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State won’t pay Holcomb’s attorney to sue legislature

Indiana Attorney General Todd Rokita announced he won’t OK the hiring of a lawyer to represent Gov. Eric Holcomb in his lawsuit against the legislature over House Bill 1123.

The announcement is the latest twist in the ongoing story of the effort of Republican legislators wanting to have some say in the state’s response to the COVID-19 pandemic, which has been almost entirely in the hands of the governor for the last year.

HB 1123 allows legislative leaders to call the Indiana General Assembly into a special session after the governor has declared a statewide emergency – a special session that could last no more than 40 days. Holcomb vetoed the bill, saying it was unconstitutional as it violated the separation of powers laid out in the Indiana Constitution. But both the House and Senate voted overwhelmingly to override his veto, making HB 1123 state law, now in effect.

As promised, Holcomb is suing. But the attorney general isn’t taking the case, and won’t hire outside counsel to argue it, as an attorney general normally would.

In a somewhat cryptic news release distributed Tuesday afternoon, Rokita said the state attorney general is the only person who can “determine and advocate the legal position of all state government” and that he is “not beset by a conflict of interest” but rather is “setting a single, unified legal position for the state as a whole.”

He also said the Indiana Supreme Court has held that no state agency or office-holder can file for declaratory judgement – asking a judge to declare a law invalid.

“Allowing state agencies to resort to the judicial system for review of every statute passed would foster legislative irresponsibility and unnecessarily overburden the courts into issuing, essentially, advisory opinions,” Rokita said in his news release.

Holcomb’s suit, filed in Marion County, had named as defendants Speaker of the House Todd Huston and President Pro Tempore of the Indiana Senate Rodric Bray.

Huston responded to news of the suit with a written statement.

“Governor Holcomb has been transparent about his thoughts and intentions regarding House Enrolled Act 1123,” the statement said. “We are in consultation with the Indiana Attorney General’s Office on what the next steps will be in this matter.”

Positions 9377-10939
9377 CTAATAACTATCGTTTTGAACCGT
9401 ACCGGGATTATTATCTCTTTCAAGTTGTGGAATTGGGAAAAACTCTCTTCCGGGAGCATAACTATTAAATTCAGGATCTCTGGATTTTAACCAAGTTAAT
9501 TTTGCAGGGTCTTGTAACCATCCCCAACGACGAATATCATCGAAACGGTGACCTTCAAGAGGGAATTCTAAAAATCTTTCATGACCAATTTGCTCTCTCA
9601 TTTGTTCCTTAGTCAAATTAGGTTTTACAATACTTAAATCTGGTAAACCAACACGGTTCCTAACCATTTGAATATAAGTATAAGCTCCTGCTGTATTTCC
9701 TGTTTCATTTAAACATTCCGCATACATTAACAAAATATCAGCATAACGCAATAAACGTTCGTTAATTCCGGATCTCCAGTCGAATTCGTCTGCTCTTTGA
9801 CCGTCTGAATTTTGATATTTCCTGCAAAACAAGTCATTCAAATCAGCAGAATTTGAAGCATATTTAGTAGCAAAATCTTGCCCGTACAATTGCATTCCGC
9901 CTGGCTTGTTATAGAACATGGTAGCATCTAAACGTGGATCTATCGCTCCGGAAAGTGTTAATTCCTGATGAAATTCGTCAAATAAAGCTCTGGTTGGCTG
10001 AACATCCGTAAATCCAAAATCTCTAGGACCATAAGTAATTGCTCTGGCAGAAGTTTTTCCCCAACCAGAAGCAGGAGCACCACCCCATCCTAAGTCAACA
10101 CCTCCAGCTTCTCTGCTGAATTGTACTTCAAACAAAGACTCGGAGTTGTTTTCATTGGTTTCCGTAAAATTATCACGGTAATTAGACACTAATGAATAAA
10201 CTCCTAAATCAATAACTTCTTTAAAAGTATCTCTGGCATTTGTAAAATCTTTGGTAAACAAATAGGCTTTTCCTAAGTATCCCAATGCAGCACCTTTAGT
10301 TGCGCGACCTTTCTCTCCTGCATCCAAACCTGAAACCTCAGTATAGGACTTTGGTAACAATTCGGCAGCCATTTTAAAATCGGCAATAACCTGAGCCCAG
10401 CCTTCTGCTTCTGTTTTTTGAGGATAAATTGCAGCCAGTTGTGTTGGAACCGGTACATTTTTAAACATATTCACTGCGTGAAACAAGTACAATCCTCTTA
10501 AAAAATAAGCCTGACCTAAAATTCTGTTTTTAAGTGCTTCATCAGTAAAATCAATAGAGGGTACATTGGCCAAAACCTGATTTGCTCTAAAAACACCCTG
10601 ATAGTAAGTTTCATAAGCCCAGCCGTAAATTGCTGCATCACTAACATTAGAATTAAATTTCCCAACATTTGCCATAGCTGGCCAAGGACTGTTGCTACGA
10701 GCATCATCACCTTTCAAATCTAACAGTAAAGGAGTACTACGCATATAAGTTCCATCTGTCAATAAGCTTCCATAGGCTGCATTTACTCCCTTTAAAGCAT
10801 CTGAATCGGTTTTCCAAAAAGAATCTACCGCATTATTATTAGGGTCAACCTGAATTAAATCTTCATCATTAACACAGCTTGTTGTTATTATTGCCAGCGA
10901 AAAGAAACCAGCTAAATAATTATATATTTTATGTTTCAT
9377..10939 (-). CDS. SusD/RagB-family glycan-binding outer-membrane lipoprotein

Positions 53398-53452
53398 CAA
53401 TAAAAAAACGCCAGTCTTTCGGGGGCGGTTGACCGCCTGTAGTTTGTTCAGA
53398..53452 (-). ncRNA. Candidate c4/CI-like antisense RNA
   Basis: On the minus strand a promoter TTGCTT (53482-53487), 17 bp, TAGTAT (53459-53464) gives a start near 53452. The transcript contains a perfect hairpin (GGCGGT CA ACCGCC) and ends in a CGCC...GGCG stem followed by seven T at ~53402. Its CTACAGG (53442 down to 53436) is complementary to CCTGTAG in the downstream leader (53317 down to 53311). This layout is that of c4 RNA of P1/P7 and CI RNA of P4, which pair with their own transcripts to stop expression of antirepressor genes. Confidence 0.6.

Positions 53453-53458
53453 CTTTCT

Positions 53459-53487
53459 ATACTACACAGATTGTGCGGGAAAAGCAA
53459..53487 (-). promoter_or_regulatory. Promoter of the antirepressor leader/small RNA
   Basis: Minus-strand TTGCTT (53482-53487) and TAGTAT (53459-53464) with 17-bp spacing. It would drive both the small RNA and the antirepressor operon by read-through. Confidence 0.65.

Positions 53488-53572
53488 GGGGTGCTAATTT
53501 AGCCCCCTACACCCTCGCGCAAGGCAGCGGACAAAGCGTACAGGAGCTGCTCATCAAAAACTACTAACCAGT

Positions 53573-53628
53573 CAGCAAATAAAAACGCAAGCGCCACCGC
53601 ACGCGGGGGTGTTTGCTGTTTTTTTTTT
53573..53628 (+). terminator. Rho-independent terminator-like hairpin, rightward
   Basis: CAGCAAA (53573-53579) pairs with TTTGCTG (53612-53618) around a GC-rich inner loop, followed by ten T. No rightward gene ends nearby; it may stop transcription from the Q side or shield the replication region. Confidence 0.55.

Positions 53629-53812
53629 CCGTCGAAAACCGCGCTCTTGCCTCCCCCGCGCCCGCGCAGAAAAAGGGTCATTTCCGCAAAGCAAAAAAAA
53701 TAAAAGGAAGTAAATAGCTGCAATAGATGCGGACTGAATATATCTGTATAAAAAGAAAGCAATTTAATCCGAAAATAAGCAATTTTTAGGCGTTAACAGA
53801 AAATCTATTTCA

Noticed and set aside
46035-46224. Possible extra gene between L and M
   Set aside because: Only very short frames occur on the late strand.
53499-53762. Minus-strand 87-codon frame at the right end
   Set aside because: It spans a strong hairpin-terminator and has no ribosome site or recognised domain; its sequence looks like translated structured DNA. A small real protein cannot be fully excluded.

Rokita’s office did not return calls asking for clarification and the author of the original bill, Rep. Matt Lehman, R-Berne, the Republican floor leader, declined to comment.

But some local attorneys in Indianapolis had some thoughts on the issue.

Attorney Mark Rutherford, who is representing Yergy’s BBQ restaurant in its suit over the state mask mandate, says Holcomb can probably find other ways to pay for the suit he filed on HB 1123 – perhaps out of his campaign account, or by raising private money.

“There’s lots of ways you can do it,” he said.

But it’s the power dynamic that’s perhaps more notable, he says.

“It puts the governor in an interesting position and it puts Rokita in an interesting position, but that’s the inherent conflicts that come out with the attorney general representing the state of Indiana. He doesn’t really represent the governor. And there’s a stronger argument he represents the legislature because they’re the people’s voice,” Rutherford said.

Rutherford is the former head of the Libertarian Party of Indiana.

He says he’s interested to see what a judge decides on the HB 1123, as the Indiana Constitution has some particular features of note.

“The Indiana Constitution, if you study constitutions, is one of the more strict separation-of-powers constitutions,” he said. “It’s even stricter than the United States Constitution. It’s pretty bright-line strict. The governor does the administrative and executive function; the legislatures passes the laws; the judiciary makes rulings on laws and helps settles dispute…it’s very, very clearly delineated. So what happens is, if there is an emergency, can he start really crafting laws, which are what a lot of us are saying he did.”

This article was originally posted on State won’t pay Holcomb’s attorney to sue legislature

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